"A writer may be born who combines the Wisdom of Solomon, the power of analysis of Henry James, the understanding of Plato, the Philosophy of Emerson, and the style of Montaigne. This manuscript may be transformed into a book by a printer who can look beyond his cases of type, and interpret what Aldus, and Jenson, and Etienne, and Plantin saw, with the artistic temperament of William Morris and the restraint of Emery Walker. There maybe a binding that represents the apotheosis of Italian, French, and English elegance. A reader may be developed through the evolution of the ages competent to appreciate the contents and the physical format of such a volume, “for what we really seek is a comparison of experiences.” But until then, let the Quest go on!"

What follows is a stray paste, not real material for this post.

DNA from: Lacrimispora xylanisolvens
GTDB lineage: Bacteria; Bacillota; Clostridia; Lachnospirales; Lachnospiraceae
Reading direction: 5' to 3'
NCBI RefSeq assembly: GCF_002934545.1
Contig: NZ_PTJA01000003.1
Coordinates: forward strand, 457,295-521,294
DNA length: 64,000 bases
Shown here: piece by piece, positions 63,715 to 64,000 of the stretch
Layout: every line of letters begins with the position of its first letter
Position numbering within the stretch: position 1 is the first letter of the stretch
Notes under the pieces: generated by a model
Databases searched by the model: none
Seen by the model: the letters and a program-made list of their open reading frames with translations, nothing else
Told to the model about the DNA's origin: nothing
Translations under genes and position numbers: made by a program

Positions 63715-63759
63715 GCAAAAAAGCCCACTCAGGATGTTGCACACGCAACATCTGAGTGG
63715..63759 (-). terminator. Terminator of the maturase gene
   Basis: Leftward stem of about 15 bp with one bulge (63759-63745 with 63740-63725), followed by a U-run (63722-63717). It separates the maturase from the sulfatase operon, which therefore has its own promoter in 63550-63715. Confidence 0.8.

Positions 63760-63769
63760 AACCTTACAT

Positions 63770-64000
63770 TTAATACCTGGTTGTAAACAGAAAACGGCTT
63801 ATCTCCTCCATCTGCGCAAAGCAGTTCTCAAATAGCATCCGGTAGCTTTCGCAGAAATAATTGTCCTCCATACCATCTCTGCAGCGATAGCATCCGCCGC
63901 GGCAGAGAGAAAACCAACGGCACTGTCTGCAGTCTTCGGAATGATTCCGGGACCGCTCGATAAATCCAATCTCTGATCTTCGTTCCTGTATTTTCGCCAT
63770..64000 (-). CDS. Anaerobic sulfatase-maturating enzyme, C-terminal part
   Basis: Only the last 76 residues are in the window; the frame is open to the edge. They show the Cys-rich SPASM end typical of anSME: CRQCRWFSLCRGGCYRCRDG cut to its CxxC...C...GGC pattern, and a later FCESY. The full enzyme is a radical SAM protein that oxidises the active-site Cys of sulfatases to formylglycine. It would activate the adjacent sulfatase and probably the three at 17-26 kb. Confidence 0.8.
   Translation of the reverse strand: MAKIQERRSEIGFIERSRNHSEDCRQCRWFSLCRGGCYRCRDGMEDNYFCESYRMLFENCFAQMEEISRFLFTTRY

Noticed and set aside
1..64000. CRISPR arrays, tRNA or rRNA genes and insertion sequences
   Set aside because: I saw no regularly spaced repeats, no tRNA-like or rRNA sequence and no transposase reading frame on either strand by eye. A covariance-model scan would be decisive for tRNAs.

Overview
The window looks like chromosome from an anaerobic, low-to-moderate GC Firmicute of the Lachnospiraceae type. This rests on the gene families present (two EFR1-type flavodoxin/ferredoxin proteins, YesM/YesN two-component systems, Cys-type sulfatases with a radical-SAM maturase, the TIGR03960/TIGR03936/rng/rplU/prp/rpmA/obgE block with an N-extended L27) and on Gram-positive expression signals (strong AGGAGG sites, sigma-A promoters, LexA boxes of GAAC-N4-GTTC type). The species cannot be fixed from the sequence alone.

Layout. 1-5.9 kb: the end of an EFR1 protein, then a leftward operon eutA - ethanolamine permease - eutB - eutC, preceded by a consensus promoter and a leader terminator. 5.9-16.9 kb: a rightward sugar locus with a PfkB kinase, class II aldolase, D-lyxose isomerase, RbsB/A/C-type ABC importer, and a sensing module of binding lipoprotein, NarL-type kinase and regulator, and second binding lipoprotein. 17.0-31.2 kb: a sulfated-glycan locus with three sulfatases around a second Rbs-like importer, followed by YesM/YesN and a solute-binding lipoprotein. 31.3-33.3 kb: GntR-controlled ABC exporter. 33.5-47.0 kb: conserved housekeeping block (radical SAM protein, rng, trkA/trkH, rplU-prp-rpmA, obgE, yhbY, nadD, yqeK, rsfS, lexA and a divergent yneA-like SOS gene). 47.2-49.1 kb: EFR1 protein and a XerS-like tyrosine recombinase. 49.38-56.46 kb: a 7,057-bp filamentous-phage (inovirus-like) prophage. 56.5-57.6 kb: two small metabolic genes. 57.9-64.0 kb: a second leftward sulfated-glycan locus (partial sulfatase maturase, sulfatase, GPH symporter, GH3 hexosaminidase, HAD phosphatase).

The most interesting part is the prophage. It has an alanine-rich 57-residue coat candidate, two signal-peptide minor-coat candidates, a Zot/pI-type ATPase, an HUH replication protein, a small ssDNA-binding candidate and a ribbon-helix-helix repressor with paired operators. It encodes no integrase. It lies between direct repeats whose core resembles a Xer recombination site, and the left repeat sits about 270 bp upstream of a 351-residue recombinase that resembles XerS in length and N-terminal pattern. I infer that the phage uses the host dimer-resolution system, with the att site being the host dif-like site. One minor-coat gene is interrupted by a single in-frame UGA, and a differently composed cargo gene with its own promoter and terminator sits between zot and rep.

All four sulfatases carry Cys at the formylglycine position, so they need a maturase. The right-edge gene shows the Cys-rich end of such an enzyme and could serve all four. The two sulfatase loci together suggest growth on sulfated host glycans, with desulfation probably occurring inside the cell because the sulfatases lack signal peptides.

So you see what we seek is a concept. An ideal that is always just above and beyond our reach. As we come close with another beautiful addition to our collection our dopamine churns in our middle brain and we sit in our Library in a state of euphoria literally hugging the tome we have purchased. As we digest it, touch it, smell it and fondle it the dopamine slows and at some point we shelve the wonderful book and begin our search anew knowing for a fact that the next book we find may be that truly Perfect Book. Our life goes on and we are happy for the euphoric situations in which we find ourselves. Every book is a joy and every book inserts into us a small portion of that euphoria. It can be the children’s nursery rhyme or it could be seeing the original Guttenberg Bible for the first time. Each state has its own level, but the feeling is there regardless of its extent. We are beyond cure and beyond help. The fact is we don’t want cure and we don’t want help. Our love for the book has evolved and it is all encompassing. Whether you are at the beginning of your book career or are a well aged Bookman, you know within you what that feeling is. Rest assured though, as a Bibliophile you are not alone. We are at all levels and at least one in a thousand of us have the ability to actually find that book. I know I will eventually find mine. Maybe my next purchase or just maybe it will be that Bible that the Priest uses at my funeral but I know in my heart that it is out there -somewhere - and I know I will surely find it.